Littlefield, however, argues that network content won’t be split up so neatly between scripted and unscripted, pointing to ABC’s success with the sophomore comedy series “Abbott Elementary.” “All of a sudden, bam, an innovative, wonderful, big-tent comedy for all emerges on network television,” Littlefield said of the Quinta Bunson series, which airs Wednesdays at 9 p.m. “Audiences discover it both on the network and on Hulu literally hours later. That’s a win for everybody. As long as you still have those examples of network success, that will continue.”
He also noted ABC parent Disney’s decision to move one of its biggest unscripted hits, “Dancing With the Stars,” to Disney+ for its 31st season this fall. “There’s a lot of experimentation,” he said. “But I hope it’s not [the case that] network airwaves can only do one thing and that’s unscripted shows.”
Despite the fact that network viewership continues to dwindle as viewers continue to cut the cord and the buzz shifts to streamers like Netflix and Hulu, network TV continues to drive major ad revenue given its broad reach. But as mass layoffs in media and tech surge, that trend is decidedly downward.
In October, CBS CEO George Cheeks told TheWrap that his network is “committed” to its 10 p.m. slate and isn’t considering moving ratings hits like “Blue Bloods” and “FBI: Most Wanted.” Paramount/CBS’ TV Media revenue was down 6% in Q1, up 1% in Q2, and, as reported on Nov. 2, saw a 5% dip in Q3.
Disney-owned ABC saw no change in revenue in Q1, but did report a 13% loss in operating income. “At linear networks, you may recall that we guided to a decrease in operating income of nearly $500 million for Q1 versus the prior year,” Disney CEO Bob Chapek said in February. ABC’s linear in Q2 was up 3%, but down again by 5% in the last quarter.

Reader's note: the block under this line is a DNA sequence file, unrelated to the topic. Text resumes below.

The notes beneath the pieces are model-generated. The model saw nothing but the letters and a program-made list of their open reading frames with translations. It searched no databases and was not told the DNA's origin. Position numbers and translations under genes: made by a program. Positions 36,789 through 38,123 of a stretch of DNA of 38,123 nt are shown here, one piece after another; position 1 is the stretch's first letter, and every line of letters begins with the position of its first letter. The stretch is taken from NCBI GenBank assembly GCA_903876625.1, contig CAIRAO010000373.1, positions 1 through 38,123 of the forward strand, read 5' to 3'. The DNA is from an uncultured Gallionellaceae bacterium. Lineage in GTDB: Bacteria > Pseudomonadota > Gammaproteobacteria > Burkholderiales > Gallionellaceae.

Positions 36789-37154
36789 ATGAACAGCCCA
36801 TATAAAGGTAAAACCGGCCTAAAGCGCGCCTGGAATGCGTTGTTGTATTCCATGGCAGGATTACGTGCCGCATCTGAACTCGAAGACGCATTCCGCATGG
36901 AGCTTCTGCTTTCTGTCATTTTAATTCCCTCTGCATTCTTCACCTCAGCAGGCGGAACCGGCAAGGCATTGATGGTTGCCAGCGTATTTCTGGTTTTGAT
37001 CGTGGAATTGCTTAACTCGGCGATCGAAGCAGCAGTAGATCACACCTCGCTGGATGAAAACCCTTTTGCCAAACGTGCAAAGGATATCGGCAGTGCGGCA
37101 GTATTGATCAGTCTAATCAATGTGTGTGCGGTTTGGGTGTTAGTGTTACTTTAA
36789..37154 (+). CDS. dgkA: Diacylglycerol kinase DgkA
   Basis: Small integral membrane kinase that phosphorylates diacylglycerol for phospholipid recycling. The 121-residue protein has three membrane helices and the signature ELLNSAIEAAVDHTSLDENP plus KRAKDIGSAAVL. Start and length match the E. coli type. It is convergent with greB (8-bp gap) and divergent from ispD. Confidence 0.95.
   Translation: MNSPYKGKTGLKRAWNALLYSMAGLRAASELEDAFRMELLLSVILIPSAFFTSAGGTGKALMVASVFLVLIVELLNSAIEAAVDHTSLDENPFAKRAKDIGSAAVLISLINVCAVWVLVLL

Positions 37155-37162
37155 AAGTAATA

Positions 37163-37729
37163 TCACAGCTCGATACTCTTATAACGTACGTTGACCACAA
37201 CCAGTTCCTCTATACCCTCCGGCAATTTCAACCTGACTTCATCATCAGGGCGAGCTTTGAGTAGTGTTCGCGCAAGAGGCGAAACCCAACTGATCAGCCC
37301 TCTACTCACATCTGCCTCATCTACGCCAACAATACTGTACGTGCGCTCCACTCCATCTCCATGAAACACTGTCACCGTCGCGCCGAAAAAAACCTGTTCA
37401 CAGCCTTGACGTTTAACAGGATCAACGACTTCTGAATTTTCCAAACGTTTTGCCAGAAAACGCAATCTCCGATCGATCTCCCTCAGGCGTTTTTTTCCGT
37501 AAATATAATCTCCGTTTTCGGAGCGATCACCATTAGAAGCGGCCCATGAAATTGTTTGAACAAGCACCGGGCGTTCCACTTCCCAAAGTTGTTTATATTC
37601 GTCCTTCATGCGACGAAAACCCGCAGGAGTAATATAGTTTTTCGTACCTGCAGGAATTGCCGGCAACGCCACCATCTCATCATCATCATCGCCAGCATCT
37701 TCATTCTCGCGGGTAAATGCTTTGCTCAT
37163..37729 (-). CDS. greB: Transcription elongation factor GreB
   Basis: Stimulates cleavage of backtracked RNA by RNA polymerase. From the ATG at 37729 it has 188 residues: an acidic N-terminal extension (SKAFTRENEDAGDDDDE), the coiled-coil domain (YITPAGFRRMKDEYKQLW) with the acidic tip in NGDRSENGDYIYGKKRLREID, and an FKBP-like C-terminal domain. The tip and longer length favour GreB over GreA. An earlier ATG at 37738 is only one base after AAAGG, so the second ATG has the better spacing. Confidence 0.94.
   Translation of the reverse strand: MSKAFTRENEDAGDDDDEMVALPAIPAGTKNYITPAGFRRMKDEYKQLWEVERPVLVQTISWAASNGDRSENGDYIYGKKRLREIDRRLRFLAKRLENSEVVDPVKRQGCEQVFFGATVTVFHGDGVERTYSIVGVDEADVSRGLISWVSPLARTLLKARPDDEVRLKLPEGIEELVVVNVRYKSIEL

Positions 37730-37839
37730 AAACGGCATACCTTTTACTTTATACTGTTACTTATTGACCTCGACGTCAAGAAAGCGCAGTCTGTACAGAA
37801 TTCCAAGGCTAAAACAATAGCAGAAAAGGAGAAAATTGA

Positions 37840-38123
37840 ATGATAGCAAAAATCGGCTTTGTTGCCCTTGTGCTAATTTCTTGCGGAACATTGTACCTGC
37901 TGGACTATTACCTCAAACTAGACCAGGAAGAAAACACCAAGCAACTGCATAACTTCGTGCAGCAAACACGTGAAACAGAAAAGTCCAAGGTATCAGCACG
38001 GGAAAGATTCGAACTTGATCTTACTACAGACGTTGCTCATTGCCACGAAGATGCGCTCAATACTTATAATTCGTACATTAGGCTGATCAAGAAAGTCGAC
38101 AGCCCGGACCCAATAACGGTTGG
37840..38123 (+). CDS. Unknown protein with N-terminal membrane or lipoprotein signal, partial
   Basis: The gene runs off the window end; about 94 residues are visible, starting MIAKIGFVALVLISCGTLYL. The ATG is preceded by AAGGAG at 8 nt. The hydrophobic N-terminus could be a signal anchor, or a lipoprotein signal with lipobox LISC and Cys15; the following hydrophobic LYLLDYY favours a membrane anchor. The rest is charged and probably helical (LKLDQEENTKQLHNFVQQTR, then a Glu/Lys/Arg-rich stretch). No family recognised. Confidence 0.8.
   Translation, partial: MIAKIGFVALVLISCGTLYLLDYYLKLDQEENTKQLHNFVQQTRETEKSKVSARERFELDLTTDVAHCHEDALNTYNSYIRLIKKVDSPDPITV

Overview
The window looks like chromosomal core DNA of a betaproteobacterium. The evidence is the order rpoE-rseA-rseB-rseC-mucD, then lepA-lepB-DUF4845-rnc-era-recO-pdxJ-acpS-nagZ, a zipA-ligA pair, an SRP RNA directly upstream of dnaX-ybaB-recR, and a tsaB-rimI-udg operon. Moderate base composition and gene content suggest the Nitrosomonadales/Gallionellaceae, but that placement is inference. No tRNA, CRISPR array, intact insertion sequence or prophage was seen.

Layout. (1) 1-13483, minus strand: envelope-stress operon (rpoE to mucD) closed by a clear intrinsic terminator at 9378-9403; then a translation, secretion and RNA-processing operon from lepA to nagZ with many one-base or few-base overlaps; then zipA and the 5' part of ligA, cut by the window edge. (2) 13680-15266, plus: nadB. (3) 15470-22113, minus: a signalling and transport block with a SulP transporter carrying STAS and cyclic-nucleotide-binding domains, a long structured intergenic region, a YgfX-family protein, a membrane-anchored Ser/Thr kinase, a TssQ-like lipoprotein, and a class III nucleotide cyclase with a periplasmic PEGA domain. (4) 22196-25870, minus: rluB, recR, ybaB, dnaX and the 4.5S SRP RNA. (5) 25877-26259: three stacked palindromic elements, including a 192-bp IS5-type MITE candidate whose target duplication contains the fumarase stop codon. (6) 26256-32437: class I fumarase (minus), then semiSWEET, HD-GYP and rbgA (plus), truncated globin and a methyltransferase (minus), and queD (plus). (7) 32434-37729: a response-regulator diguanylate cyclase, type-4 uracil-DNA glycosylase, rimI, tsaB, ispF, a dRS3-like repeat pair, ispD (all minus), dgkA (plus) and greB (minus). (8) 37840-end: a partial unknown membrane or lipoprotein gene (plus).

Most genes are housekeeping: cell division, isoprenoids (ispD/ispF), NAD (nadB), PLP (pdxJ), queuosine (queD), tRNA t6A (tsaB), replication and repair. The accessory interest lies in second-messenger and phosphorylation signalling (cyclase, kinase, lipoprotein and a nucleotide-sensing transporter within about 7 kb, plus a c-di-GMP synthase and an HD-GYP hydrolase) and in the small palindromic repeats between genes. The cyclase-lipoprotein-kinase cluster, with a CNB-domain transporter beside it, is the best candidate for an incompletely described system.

While many of the linear networks’ corresponding streaming partners aren’t yet profitable, that’s where their corporate owners are focusing most of their attention and money: The 2022-23 season saw a record low number of pilots and new scripted programs for the networks, Forbes reported.
“The question isn’t, ‘Will the networks survive?’ I think the question is more, ‘How long will the network survive to launch streaming, which is the future?'” Nunan said. “I don’t think we’re ever going to un-ring the bell. It’s done. We’re gonna be living in the streaming universe for the rest of our days until a new platform comes along.”
The change would benefit, not hurt, the affiliates and late night
If NBC (and other networks) back an hour of primetime, the affiliates would be responsible for programming that time — and collecting all of the ad revenue generated. That could mean different content, depending on the station (and the market).
“I would project that many stations will go to 10 o’clock news. They’ll have an additional hour of local news and that’s attractive to them,” Littlefield said. “They’re going to get revenue and cover their news overhead. And then late night will go in at 11 p.m., so you get a higher number of eyeballs, so that’s an advantage. And the audience will adapt to that. They just got their local news earlier, and then they went to late night at 11 and that should be more attractive.”
And that could be a win-win for both sides. “You’ve lowered costs at network, affiliates increase revenue, and you have a potential of raising your profitability on your late-night franchise,” Littlefield said.